The sexually transmitted human papillomavirus (HPV) causes 14 million cancer cases a year in the United States including cervical, penile, and throat cancer. It is the most common sexually transmitted virus in the U.S. Research also shows one third of youths have had sexual intercourse by age 16. But despite the safety and effectiveness of the three-dose vaccination, only 38% of teen girls and 14% of teen boys receive all three doses, far below the usual 80-90% for other vaccines.
In a society that has become increasingly suspicious of vaccines, it's not only parents who stand in the way of some children getting vaccinated for human papillomavirus (HPV). A new study published in Pediatrics
shows not all pediatricians are recommending or even discussing the HPV virus for eleven- and twelve-year olds.
‘In a society that has become increasingly suspicious of vaccines, it is not only parents who stand in the way of some children getting vaccinated for human papillomavirus. Researchers observed that not all pediatricians are recommending or even discussing this virus for eleven- and twelve-year olds.’
Lolita McDavid, a pediatrician at University Hospitals Rainbow Babies & Children's Hospital, said, "84% of pediatricians either strongly or always urge this vaccine. We're getting there. Remember, this vaccine is less than nine years old."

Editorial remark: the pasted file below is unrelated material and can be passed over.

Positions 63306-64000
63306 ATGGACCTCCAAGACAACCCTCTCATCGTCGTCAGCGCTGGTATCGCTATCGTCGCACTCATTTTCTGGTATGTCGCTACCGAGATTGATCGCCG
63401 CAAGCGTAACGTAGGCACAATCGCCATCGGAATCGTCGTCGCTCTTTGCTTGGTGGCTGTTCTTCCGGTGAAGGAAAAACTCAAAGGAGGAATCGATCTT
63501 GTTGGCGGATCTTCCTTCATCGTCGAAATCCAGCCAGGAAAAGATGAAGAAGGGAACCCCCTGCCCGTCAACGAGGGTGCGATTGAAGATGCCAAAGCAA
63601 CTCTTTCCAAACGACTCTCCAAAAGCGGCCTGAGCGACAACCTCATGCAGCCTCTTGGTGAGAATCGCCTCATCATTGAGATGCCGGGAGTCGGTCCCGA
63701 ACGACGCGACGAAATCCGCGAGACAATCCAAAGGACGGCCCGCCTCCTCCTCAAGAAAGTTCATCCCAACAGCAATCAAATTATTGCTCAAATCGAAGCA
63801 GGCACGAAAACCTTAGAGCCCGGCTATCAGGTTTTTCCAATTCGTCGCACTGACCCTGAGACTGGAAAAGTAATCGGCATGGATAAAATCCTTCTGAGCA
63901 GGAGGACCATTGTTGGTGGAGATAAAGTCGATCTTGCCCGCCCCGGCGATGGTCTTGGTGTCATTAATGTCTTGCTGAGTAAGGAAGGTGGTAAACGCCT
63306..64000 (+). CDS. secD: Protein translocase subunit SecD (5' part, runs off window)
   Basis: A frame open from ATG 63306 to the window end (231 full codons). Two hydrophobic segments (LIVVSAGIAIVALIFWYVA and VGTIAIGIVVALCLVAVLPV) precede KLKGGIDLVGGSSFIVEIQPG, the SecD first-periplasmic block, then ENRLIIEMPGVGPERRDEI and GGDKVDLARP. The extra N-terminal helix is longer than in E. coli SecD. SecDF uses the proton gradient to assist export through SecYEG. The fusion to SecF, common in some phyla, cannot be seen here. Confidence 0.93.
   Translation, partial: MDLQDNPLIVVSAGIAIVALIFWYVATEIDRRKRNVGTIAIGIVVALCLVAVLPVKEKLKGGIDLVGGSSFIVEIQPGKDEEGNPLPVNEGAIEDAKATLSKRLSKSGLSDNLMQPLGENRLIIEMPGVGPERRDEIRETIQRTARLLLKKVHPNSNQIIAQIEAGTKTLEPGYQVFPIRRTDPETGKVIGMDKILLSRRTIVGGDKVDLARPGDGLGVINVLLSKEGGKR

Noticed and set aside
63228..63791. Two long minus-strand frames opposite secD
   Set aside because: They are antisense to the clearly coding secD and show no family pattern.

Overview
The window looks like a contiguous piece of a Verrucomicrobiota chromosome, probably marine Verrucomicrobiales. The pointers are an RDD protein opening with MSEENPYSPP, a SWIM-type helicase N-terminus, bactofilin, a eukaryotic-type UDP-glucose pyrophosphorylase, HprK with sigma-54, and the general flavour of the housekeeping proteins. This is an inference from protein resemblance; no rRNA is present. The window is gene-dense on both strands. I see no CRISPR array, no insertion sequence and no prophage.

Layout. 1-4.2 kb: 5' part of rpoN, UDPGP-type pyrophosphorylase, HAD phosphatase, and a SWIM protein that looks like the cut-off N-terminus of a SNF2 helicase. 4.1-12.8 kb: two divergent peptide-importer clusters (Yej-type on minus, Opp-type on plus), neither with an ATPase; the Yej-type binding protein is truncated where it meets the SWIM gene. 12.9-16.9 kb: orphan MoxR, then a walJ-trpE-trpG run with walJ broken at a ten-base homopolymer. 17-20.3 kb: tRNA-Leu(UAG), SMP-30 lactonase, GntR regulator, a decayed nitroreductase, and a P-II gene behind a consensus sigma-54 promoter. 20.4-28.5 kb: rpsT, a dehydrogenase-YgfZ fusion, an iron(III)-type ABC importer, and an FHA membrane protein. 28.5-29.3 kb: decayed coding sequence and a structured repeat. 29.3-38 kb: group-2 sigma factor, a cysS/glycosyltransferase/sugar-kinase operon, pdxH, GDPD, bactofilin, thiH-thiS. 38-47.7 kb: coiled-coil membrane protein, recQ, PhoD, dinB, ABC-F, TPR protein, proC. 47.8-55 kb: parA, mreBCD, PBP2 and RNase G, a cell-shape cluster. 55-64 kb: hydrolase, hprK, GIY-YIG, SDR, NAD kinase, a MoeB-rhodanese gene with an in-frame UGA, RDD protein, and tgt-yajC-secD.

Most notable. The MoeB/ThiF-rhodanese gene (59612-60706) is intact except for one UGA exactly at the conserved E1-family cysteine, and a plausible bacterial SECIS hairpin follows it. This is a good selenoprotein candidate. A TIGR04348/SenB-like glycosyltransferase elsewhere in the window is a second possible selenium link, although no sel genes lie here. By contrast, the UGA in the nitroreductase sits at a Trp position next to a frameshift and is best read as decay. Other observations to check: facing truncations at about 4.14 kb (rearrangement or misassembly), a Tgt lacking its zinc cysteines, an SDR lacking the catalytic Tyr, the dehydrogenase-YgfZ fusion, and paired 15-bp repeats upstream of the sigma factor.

While 16% of pediatricians aren't urging families to get the vaccine for adolescent patients, 11% of pediatricians and family physicians of the 600 surveyed said they do not even discuss the vaccine with eleven- and 12-year-olds. The reasons: the doctor doesn't think the child is sexually active (54%), the doctor thinks the patient is too young (38%), or the doctor suspects the parents will refuse the vaccine (29%).
Dr. McDavid said, "The importance of giving this vaccine in the eleven to twelve age group is they actually get a better take on the immunization, and you want to protect people before they become sexually active."
Dr. McDavid said, "If there were a vaccine that prevented breast cancer, and this is the only vaccine that prevents a cancer, I'd be number one in line for that vaccine. This is a good vaccine and we should use it."